In Sri Lanka, a lot more at stake than just Test cricket
By Ryan Francis | November 7, 2012
Test cricket to become a rare sight in Sri Lanka. © AFP
The SLPL aims to bring Sri Lanka’s premier 50-over tournament and first-class tournament under the SLPL brand after the restructuring of those tournaments. The three versions of the SLPL tournament (T20, first-class and 50-over) will each have its own window in Sri Lanka’s calendar. And, for the sake of the SLPL brand, all key national players must be available for the SLPL.
What then becomes of international cricket and the Future Tours Programme? Will international tours to the island dry up? Keep in mind that it is extremely unlikely that any play is possible without the threat of rain from April to May and from October to December in Sri Lanka. There will also be no cricket for the national team during the SLPL tournaments, which may collectively take up two months or more. Then, the IPL and CLT20 will take away more time from Sri Lanka’s international calendar, as SLC will surely strive hard to avoid any conflict with those tournaments. SLC earns a significant income from its players participating in the IPL and CLT20.
The SLPL is reliant on icon players who make up the bulk of the national side. Without them, the tournament cannot be made appealing to sponsors, franchise owners, broadcasters and fans. As is evident by the changes made by SLC to South Africa’s tour to the island next year, SLC will not schedule international fixtures to coincide with the SLPL.
In the coming years, international tours to Sri Lanka will dry up, or be scheduled during the monsoon season, because of the numerous windows created to make way for the SLPL, IPL and CLT20. In either scenario, local fans will be left disappointed. Eventually, they may grow tired and uninterested.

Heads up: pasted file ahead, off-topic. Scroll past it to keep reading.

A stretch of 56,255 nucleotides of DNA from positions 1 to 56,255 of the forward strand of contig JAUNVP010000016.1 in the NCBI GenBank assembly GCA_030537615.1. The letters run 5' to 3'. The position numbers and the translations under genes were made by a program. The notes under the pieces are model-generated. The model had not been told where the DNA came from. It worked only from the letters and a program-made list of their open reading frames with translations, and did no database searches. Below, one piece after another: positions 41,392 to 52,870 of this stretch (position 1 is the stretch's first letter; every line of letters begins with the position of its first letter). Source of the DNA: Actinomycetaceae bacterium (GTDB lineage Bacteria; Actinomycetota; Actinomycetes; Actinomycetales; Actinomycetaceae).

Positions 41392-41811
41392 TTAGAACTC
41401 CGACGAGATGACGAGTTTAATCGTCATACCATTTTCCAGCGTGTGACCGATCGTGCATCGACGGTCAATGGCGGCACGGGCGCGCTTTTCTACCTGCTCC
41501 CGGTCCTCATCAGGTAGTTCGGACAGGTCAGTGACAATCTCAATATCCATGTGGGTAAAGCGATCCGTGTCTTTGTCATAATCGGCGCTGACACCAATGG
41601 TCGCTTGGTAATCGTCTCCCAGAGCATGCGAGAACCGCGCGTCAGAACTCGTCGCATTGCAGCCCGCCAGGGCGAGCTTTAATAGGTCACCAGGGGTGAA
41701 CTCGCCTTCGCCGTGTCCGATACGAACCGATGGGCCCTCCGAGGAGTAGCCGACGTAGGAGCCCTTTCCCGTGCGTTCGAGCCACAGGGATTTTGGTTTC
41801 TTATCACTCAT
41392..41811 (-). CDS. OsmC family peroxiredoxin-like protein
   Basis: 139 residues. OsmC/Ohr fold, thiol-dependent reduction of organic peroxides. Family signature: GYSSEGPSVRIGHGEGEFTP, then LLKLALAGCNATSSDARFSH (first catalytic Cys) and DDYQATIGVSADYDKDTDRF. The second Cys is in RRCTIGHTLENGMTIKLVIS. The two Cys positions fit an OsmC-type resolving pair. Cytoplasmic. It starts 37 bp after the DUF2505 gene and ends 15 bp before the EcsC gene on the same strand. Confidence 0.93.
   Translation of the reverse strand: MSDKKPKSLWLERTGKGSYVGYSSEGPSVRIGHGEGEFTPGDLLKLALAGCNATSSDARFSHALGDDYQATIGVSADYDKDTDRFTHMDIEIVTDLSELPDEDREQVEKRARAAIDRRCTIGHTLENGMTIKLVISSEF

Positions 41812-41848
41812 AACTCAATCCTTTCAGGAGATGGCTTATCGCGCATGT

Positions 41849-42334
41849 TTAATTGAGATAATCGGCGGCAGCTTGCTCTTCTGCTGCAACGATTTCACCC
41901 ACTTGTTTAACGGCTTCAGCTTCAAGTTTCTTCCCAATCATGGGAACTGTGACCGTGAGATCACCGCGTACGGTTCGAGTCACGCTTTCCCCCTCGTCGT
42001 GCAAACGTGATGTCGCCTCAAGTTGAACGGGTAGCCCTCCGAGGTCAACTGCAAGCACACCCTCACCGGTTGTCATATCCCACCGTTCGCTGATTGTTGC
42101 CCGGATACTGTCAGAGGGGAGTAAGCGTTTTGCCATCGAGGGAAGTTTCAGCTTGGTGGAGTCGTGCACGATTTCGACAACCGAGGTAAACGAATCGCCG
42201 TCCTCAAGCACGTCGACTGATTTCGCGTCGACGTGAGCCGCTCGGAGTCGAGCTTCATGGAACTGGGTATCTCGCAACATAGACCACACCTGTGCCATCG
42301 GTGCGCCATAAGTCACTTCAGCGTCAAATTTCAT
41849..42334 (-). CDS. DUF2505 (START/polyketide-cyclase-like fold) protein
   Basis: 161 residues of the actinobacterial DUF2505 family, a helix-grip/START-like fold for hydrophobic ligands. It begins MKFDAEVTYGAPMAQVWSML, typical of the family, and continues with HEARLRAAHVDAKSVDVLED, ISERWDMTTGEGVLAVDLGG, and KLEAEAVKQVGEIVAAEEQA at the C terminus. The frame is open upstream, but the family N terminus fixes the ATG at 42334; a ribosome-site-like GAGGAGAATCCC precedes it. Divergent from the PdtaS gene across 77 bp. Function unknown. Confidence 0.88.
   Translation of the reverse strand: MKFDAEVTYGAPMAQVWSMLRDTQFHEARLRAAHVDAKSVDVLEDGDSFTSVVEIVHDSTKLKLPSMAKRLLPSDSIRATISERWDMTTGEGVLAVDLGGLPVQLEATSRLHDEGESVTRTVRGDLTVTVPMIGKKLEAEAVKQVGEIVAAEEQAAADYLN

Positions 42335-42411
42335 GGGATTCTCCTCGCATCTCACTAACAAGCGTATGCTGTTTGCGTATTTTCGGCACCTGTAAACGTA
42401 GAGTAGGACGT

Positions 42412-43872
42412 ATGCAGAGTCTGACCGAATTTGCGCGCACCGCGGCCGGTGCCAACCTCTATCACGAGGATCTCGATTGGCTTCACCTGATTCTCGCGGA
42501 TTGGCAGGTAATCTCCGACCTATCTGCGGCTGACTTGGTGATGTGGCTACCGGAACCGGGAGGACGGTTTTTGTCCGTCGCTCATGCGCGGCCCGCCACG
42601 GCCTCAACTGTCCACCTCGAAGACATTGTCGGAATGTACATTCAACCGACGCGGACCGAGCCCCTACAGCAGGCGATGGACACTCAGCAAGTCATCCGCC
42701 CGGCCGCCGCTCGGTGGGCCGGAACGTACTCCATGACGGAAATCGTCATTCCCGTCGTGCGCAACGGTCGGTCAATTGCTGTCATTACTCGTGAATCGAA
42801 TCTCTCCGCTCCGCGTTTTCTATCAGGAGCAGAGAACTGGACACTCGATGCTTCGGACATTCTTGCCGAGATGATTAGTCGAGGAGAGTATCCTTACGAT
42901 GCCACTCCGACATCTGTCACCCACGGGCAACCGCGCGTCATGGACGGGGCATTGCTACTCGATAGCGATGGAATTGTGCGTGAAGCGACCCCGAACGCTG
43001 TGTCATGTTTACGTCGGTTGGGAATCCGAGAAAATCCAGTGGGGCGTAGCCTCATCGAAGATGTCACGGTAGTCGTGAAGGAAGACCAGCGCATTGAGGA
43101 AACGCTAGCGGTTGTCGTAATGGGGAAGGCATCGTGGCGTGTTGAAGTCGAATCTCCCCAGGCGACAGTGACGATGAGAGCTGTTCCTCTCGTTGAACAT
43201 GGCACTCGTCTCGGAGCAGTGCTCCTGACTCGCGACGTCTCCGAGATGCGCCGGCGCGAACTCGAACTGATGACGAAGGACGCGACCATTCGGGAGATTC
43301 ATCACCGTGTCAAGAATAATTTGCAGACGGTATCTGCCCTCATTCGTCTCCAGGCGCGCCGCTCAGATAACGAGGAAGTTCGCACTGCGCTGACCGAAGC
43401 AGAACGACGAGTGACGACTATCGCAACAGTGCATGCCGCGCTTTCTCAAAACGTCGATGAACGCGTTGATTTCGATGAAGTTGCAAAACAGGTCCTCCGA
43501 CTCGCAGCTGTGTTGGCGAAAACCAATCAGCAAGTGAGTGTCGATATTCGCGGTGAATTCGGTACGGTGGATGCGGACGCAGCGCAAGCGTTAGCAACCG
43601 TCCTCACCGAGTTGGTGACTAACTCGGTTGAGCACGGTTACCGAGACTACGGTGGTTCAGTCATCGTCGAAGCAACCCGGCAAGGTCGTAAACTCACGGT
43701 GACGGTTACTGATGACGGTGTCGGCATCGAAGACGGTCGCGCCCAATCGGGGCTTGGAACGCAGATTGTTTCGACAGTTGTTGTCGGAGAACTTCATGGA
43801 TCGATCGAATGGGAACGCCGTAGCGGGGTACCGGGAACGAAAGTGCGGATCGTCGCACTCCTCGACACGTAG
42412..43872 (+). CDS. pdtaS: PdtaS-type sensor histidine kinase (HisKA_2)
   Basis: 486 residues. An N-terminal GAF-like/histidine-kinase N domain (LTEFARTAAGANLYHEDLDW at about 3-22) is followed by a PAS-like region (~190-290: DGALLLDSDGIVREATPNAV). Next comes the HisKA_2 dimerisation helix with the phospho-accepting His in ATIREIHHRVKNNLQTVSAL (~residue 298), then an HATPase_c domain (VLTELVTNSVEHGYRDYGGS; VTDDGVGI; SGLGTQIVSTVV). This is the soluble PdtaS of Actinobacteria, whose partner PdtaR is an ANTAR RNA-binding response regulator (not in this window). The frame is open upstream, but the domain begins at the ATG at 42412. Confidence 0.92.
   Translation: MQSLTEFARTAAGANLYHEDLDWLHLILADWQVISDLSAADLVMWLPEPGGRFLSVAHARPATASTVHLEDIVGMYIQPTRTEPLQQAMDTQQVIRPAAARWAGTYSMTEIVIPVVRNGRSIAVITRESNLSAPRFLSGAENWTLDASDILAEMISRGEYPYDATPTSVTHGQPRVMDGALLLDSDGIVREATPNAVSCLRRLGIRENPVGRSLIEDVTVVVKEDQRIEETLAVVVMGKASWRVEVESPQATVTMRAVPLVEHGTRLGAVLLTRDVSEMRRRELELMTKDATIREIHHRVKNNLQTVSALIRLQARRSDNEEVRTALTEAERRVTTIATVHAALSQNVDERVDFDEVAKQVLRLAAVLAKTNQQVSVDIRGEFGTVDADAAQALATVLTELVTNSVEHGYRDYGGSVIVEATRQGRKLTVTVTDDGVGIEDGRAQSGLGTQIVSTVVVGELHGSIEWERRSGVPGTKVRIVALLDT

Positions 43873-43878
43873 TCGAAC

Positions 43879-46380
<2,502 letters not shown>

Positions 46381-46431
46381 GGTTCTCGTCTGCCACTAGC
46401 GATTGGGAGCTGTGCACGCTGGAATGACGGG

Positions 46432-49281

The decision to restructure and transform Sri Lanka’s first-class tournament into a money-maker is certainly an ill-conceived venture. It is a disgrace that a decision of such magnitude was not open to more scrutiny. The entire process behind the awarding of the SLPL tender to Somerset Entertainment Ventures, the organisers of the SLPL, was shrouded in secrecy. It has been reported that the greenhorn company has expressed their interest in acquiring the SLPL by way of an e-mail sent via a Hotmail address to SLC. That not only says a lot about the Singapore-based company, but also a lot about the men in charge of SLC.
As a result of the restructuring, a number of small clubs who have helped unearth a lot of talent over the years will be axed from the tournament. Several affected clubs recently protested the move and have managed to buy themselves more time. But the clock ticks for them all, as SLC’s ultimate goal is to make Sri Lanka’s first-class tournament a provincial tournament similar to the SLPL T20. Club representatives say that many provinces do not have the resources and the capacity to support and develop players like the clubs do, but a club-based tournament is not compatible with the franchise-based team ownership model used for the SLPL.
There is a lot more than just Test cricket at stake here, but there’s no one left to turn to. The minister of sport has always backed every disastrous decision made by SLC, and this time is no different. The minister has been disingenuous and creates the impression that the restructuring is for the greater good of the game. Whilst restructuring of our first-class tournament is welcomed and very much needed, those currently in SLC’s executive committee are not competent enough to make such important decisions.
This sudden eagerness by SLC officials and the sports minister to change the domestic cricket structure, while also culling Test cricket for limited-over matches, suggests that there is more to the story than what we are being told. Money is their only motivation; they believe the SLPL is a cash cow and ODIs and T20s make more money than Test cricket.
But it is not only SLC who will profit from the SLPL and the scheduling of limited-over series instead of Tests. The tournament is also lucrative for Carlton Sports Network, the local broadcaster that was awarded an unprecedented three-year license by SLC to telecast cricket in Sri Lanka. The station’s CEO is SLC secretary Nishantha Ranatunga and the station is owned by Sri Lankan president Mahinda Rajapaksa’s family.
© Island Cricket